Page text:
Saturday, Portsoy 2009. Not really a day for a race! As usual,
click on the thumbnails for some nice big photos
Award-winning lapstrake boat builder and Iain Oughtred boat plan specialist Chris Perkins has written to tell us a little about this year’s Scottish Traditional Boat Festival at Portsoy, and to share some of his photos. If you enjoy these, there are lots more at his weblog Strathkanchris’s Little World.
‘A few snaps for you from a very sultry Scottish Trad Boat Fest. Went to the seminar on Thursday. The session with the Swedish boatbuilders, the Ravinis brothers, was brilliant and I would have liked more, Iain Oughtred’s talk was enjoyable if a bit rushed, and our American visitor Bob Walser on shanties was enjoyable – he has a good voice. I’m afraid that for me the history of the clippers, although well presented, wasn’t of great interest – they are far too big! Unfortunately I had to leave before Nigel Irens talk.
‘Saturday was a magical day. We were up at 05:30 so we could make the three-hour drive over in plenty of time to see the boats away. Lots of boats, bright skies and very little wind so the race turned into a bit of a drift around on glassy water – but the consolation was that the light was pretty darned good and created some good shots – well I like to think so!
‘It was an event that I think you and Julie would have hugely enjoyed. As always there was far to much to see and hear in the one day, one of these days I will take a boat over and ”do” the weekend properly.‘
Well Chris, it sounds irresistable. I’ll talk with Julie about 2010… Thanks for the photos!
I should add that Chris is a leading light of the Home Built Boat Rally group of British-based home boat builders.
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One of the treats of the Beale Park Thames Boat Show was seeing one of John Macaulay’s traditional Hebridean skiffs full of old-fashioned boatbuilding features.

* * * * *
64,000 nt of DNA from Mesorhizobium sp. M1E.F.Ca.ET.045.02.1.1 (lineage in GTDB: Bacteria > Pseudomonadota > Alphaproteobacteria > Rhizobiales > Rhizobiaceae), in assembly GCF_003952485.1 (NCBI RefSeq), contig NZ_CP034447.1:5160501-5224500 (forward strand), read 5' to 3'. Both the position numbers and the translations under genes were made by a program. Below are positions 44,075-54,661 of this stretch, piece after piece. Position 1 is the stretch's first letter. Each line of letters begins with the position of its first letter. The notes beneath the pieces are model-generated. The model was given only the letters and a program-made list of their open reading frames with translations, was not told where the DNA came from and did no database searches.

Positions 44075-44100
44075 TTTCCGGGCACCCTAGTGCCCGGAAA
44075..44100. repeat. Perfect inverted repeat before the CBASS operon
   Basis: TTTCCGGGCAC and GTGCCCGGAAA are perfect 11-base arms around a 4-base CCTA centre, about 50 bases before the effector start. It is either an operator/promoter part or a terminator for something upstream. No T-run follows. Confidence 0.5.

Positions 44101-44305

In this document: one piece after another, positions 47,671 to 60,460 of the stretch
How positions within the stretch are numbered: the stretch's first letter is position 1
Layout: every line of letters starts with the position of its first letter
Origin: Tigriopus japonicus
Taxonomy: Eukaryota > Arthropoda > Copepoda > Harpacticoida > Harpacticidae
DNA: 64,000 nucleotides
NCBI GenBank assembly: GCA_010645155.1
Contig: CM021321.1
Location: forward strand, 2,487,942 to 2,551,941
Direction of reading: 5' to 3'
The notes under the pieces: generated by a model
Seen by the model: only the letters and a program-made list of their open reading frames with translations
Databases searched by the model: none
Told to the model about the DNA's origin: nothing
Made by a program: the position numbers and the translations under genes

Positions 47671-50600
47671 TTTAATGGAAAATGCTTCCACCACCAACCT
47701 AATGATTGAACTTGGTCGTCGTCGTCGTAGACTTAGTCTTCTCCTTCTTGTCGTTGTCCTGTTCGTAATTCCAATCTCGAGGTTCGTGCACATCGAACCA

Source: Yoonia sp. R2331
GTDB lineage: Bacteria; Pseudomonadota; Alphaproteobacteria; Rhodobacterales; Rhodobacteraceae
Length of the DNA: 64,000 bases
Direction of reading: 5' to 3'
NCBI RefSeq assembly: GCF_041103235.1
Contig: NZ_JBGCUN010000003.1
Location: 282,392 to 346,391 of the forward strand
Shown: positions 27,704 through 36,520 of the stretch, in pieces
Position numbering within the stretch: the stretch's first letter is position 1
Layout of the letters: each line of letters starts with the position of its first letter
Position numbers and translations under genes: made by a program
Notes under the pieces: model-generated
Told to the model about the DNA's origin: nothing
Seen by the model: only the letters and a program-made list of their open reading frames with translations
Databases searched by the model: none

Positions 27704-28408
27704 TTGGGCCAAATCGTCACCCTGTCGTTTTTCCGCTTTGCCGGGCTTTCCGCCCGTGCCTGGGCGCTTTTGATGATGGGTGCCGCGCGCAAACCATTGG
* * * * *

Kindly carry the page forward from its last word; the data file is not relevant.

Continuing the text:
Note the short floors and ribs, for example – they’re very much what one sees in a Viking ship or Viking canoe. What’s more, the oarlocks and oars obviously belong to a time before the fashion for adopting rowing racing practice brought in round oars in round oarlocks capable of being rotated.
For an earlier post on Macaulay, click here.
This interesting article sheds light on the man himself: John Mcaulay Boatbuilder. Of the virtues of wooden boats he says: ‘There is only one boat worth having and that is a wooden boat. They are unique; one off and beautiful. How anyone with any sensitivity could choose a plastic hull over a wooden one made by hand, I will never know.’
Here’s another newspaper piece in the Stornaway Gazette describing the restoration of a Western Isles boat.
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Sailing yachts around Horning. Click on the images for much larger photos
Last Friday the weather was gorgeous and the yachtsmen of the Norfolk Broads were busy trying out their boats and skills to get ready for the famous Three Rivers Race – and here are some photos taken in and around Horning to prove it!
Naturally, I took many more than these during our visit, but I thought intheboatshed readers might enjoy this taster. The Broads area of ancient man-made lakes, rivers and reed-filled marshy valleys is a wonderful place for a holiday, and for boat nuts like me the number of gorgeous traditional boats is astonishing.
For more Norfolk-related posts at intheboatshed.net, click here.
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